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SRA gets a roasting as deferrals leave students out in the cold

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  • It seems completely wrong that SRA just puts this down to an 'employment issue'. SRA requires trainees to commit to firms as soon as they accept their training contracts but then won't step in when firms then defer/withdraw training contracts... the position of those trainees who have had deferrals/withdrawals from training contracts is very different to those who have unfortunately been made redundant because realistically trainees do have the potection of employment law to aid them financially. Trainees can't simply sue their future firms for breach of contract without causing serious harm to their own careers and so need the support of SRA.

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  • Reply from Leicestershire Junior Lawyers' Division:
    On behalf of the LJLD I am responding to this story. Please accept my apologies for not having commented on the article sooner.
    Our reaction to the deferral schemes was altogether positive. Whilst we understand there will inevitably be disappointment from some prospective trainees in having to wait a year, the opportunities for good quality training are bound to be limited in times such as these. It makes sense for trainees to begin their contracts once the poor economic situation has begun to improve and the work begins to flow again. The fact that some firms are offering trainees a deferral payment provided they use the time efficiently is very encouraging and would certainly provide young lawyers with the opportunity to learn extra skills and forge new experiences.
    However, as a trainee myself, I am very alarmed by the practice of any firm in attempting to withdraw training contracts on a compulsory basis. There are arguably parallels with the redundancy procedure but this in effect is a serious knockout blow to young lawyers at such a critical stage in their careers. It appears that some firms are failing to appreciate how damaging this can be for prospective new lawyers.
    It is well documented that the offering of training contracts is such a pivotal career moment for any prospective solicitor. The SRA may have no powers at present to interfere in these circumstances, however we at the LJLD believe that they should be granted such a power, and that this power should be exercised. Law students and LPC graduates surely cannot be expected to take legal action against law firms. Aside from the cost and complexity of doing so, we are all too aware of how much emphasis firms place on reputation in the legal world. People in this position desperately need help - this alone justifies the SRA or indeed the Law Society taking control of this issue, especially as their own paid members are losing out here.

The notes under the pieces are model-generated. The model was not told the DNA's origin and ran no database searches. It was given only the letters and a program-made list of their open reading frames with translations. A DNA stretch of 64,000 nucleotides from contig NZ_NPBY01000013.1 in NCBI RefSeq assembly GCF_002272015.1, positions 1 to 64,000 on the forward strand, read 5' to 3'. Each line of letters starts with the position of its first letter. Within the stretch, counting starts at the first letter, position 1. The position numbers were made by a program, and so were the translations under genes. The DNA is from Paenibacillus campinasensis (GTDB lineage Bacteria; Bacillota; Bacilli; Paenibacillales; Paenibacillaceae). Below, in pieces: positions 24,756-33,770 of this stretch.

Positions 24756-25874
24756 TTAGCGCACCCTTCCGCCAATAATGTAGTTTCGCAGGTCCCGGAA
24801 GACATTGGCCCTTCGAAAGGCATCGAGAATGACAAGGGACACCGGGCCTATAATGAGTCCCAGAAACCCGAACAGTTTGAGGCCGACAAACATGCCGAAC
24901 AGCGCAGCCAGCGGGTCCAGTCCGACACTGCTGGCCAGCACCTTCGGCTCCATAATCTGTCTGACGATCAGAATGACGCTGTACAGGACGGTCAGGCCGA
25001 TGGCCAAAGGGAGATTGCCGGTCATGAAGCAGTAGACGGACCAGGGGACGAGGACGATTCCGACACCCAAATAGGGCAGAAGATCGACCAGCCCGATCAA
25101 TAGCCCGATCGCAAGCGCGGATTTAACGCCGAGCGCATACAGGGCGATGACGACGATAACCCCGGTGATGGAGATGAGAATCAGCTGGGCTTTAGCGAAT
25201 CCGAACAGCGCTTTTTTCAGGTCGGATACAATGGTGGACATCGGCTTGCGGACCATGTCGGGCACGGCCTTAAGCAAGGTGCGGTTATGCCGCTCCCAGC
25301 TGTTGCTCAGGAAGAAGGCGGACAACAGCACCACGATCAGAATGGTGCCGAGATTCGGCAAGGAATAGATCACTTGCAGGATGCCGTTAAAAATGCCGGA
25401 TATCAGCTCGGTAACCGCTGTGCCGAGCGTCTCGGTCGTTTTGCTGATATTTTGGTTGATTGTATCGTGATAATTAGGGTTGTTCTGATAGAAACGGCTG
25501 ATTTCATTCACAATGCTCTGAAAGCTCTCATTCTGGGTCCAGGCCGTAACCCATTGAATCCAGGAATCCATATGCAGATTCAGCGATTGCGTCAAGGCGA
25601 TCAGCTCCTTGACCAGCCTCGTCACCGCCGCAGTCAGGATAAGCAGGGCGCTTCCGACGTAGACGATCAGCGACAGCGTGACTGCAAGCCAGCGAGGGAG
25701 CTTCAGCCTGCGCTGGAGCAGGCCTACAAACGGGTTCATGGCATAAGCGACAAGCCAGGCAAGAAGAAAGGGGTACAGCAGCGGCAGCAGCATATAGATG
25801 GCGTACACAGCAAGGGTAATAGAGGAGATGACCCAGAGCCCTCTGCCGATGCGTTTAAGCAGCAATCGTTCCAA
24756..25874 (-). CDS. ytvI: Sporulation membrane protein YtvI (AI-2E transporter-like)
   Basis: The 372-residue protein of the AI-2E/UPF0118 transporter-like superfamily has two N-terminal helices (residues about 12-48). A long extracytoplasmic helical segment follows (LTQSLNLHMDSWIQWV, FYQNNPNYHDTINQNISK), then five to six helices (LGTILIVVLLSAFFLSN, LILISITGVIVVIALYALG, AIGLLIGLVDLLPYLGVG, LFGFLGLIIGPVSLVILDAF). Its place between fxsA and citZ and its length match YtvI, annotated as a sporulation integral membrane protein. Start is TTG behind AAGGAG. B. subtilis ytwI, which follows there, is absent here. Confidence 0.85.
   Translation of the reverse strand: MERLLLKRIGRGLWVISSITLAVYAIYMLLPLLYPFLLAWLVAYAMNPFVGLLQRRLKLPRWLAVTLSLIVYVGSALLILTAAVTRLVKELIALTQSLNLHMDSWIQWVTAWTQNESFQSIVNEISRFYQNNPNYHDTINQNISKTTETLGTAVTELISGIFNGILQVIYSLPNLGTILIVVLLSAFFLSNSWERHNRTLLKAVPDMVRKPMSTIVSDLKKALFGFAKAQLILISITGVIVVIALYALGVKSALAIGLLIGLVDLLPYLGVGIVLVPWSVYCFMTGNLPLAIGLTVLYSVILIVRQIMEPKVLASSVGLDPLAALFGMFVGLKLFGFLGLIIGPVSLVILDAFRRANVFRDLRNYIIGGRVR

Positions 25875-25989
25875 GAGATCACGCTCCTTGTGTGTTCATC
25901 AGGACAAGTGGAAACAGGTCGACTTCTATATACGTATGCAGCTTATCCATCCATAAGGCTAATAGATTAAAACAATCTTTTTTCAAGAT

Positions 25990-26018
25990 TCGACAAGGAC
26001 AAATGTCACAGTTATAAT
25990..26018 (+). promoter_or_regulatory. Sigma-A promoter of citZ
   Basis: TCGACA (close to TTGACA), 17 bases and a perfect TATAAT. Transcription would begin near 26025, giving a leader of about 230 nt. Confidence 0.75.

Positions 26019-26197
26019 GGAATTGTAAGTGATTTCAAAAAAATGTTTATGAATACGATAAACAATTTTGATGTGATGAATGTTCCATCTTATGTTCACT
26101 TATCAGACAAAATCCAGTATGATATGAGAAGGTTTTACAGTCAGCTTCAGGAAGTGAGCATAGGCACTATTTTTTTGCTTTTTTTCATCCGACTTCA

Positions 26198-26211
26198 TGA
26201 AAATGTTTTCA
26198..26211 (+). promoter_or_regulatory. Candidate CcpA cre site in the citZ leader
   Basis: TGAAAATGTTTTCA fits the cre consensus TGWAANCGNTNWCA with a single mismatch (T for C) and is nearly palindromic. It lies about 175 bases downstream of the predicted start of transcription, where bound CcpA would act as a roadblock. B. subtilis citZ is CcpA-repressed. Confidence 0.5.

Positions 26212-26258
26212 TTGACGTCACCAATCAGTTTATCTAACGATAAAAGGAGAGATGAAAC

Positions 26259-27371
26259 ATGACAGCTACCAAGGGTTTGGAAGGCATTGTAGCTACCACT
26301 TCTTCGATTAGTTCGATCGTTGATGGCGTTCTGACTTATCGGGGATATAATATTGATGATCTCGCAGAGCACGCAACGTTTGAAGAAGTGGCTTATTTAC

The effect of firms withdrawing training contracts is not only morally unjust after the time and effort some people have gone to in order to secure a training contract against such fierce competition, it is also very worrying for the profession as a whole. This latest development not only makes it even harder than before for hopeful students to obtain a training contract, but adds considerable stress and worry to those who have overcome that substantial hurdle. This is particularly harsh on those who have already begun (or indeed paid for) their LPC.
    We will be raising this issue at a National Level in due course and doing all we can to obtain an explanation from the SRA as to why this practice is currently unhindered. I understand from an above comment that one or two people have had difficulty in contacting the Junior Lawyer’s Division. We at the Leicestershire branch of the JLD can be contacted easily by e-mail . Details are contained at our website – www.ljld.co.uk and myself and my fellow committee members would be happy to answer any questions relating to this issue.
    Please be assured that this development has not been missed by us, and we will be doing all we can to obtain answers from the relevant bodies.
    Lewis

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  • My rebuttal to Anonymous | 20-Apr-2009 5:09 pm,

    I am the author of the original post on this article. Kudos on the pointed tone of your comment - you should be a lawyer!

    I appreciate that trainees with some "major commercial firms" might not have best experience possible given the economic climate (man I am sick of that expression!). However I make a point of visiting their website every day and reading legal sites like this one and they are doing multi-million pounds on a weekly basis. I am not so naive to think the champagne will be flowing (as has been the experience of trainees that have preceded me) but I know the quality of work is there for the taking.

    Vis-a-vis "reflection on my future career path"....I have had years of studying to reflect. I am currently on a year out before commencing and have spent it working in 3 different and diverse working environments to broaden my horizons.

    Sidenote: Thank you to Lewis from LJLD who has shared the views of their JLD branch!

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